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Subsidizing Enjoyable Education

Author

Listed:
  • Robert Dur
  • Amihai Glazer

Abstract

We explain why means-tested college tuition and means-tested government grants to college students can be efficient. The critical idea is that attending college is both an investment good and a consumption good. If education has a consumption benefit and tuition is uniform, the marginal rich student is less smart than some poor people who choose not to attend college, thus reducing the social returns to education and increasing the college’s cost of education. We find that competition among profit-maximizing colleges results in means-tested tuition. In addition, to maximize the social returns to education government should means-test grants. We thus provide a rationale for means-tested tuition and grants which relies neither on capital market imperfections nor on redistributive objectives.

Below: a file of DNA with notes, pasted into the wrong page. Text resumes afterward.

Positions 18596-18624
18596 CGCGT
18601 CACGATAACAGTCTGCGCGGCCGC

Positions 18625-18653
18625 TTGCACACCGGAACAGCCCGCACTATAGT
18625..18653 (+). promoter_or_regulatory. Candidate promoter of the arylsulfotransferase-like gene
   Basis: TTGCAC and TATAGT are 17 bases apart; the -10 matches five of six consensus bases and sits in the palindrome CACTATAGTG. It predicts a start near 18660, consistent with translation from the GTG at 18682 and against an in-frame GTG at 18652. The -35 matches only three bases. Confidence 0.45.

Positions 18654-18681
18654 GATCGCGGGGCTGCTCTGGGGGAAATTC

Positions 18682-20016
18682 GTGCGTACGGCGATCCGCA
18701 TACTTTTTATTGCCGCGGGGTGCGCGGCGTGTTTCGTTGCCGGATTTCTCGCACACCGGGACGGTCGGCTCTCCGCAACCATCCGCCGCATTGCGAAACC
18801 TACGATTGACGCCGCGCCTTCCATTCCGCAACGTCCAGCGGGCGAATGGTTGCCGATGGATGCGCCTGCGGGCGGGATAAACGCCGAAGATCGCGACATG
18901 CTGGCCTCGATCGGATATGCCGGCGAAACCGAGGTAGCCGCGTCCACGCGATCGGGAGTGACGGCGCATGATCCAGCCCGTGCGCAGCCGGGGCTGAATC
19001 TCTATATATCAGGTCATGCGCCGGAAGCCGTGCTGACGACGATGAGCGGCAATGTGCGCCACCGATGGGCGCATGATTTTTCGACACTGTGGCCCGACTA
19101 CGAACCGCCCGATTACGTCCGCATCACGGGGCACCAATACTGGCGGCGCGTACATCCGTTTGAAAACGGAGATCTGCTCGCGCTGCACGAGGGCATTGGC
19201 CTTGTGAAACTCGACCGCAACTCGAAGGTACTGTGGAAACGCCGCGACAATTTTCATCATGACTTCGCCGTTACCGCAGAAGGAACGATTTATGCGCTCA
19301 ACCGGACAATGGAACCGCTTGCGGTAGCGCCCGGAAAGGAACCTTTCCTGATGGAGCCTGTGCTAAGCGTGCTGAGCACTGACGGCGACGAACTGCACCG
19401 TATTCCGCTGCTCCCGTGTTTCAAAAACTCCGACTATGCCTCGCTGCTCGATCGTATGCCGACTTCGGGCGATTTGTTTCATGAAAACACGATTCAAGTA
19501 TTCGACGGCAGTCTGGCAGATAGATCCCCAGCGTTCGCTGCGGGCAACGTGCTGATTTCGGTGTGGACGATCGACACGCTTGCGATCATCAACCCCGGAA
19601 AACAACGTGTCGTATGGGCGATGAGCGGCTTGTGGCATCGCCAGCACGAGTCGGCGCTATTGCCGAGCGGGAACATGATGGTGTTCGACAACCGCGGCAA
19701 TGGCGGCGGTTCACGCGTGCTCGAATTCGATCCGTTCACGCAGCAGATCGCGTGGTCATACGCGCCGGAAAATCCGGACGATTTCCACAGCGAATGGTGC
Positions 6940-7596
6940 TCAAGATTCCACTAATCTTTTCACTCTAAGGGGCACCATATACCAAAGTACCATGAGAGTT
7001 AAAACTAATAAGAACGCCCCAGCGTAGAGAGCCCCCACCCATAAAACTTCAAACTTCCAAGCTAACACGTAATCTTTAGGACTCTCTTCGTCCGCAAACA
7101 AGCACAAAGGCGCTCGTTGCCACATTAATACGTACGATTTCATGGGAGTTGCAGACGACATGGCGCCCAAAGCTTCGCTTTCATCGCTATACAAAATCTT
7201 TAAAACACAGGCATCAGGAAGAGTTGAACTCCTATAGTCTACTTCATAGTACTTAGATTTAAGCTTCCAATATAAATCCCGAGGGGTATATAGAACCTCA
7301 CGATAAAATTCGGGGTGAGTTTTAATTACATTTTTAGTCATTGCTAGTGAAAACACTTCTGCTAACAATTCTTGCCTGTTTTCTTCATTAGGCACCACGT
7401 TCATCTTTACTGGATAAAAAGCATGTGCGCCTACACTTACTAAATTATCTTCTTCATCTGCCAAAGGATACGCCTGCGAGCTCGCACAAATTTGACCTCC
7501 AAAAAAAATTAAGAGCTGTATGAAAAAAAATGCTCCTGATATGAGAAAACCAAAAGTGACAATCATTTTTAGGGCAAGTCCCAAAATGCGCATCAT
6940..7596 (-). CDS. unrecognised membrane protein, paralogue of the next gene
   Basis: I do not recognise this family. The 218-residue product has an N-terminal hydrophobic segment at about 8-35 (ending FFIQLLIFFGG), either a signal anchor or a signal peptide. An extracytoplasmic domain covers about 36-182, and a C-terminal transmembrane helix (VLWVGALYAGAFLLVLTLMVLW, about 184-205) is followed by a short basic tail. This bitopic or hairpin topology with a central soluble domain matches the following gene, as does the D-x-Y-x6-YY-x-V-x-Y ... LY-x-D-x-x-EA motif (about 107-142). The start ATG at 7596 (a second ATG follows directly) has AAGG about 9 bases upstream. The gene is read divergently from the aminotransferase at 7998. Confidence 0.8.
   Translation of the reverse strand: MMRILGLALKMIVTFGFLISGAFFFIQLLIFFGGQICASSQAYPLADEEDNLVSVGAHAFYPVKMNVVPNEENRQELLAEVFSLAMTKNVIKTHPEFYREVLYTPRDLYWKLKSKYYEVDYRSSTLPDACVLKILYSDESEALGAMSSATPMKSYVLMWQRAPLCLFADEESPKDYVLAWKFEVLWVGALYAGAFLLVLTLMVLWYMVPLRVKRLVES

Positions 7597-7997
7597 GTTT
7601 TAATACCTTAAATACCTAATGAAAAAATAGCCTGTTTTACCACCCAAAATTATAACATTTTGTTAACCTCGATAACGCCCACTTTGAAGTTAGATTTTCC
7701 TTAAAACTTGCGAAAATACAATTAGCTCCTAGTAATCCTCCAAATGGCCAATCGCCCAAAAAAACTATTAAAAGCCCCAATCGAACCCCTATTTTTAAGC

Suggested Citation

  • Robert Dur & Amihai Glazer, 2005. "Subsidizing Enjoyable Education," CESifo Working Paper Series 1560, CESifo.
  • Handle: RePEc:ces:ceswps:_1560
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    References listed on IDEAS

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    Cited by:

    1. Kai Konrad & Stergios Skaperdas, 2012. "The market for protection and the origin of the state," Economic Theory, Springer;Society for the Advancement of Economic Theory (SAET), vol. 50(2), pages 417-443, June.

    More about this item

    Keywords

    tuition policy; education subsidies; self-selection;

    JEL classification:

    • H52 - Public Economics - - National Government Expenditures and Related Policies - - - Government Expenditures and Education
    • I20 - Health, Education, and Welfare - - Education - - - General

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